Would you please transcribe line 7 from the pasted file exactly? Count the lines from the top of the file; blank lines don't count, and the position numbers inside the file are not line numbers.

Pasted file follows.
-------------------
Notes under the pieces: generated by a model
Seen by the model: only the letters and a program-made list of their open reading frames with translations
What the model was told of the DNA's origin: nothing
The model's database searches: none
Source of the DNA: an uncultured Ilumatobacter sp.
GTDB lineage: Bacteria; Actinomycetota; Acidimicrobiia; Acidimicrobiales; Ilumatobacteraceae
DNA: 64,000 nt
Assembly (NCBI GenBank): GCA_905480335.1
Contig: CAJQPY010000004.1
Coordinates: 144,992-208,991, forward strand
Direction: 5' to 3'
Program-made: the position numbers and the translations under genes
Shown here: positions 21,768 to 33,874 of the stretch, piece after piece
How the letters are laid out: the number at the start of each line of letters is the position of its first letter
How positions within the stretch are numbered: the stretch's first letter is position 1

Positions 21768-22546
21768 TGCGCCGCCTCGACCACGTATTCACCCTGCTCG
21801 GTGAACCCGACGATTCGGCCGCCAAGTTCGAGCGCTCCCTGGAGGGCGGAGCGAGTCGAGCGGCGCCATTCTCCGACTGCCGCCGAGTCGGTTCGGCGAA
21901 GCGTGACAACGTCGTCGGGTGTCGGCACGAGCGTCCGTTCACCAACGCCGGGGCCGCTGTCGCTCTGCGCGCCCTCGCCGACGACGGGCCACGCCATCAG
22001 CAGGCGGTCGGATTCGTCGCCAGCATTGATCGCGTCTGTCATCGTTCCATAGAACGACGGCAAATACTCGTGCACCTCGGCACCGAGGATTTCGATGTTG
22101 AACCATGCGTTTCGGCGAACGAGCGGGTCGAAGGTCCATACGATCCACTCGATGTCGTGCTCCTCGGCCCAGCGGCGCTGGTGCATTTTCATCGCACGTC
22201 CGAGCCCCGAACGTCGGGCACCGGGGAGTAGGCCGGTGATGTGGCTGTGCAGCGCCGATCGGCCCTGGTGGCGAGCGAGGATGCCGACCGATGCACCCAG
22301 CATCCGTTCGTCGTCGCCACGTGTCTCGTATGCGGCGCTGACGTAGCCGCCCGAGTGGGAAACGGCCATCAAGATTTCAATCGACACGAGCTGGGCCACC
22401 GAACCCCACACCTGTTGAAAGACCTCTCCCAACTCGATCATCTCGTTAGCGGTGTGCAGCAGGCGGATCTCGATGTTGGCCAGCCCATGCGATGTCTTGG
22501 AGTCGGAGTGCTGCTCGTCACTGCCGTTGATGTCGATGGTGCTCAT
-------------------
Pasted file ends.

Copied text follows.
DNA: 64,000 nt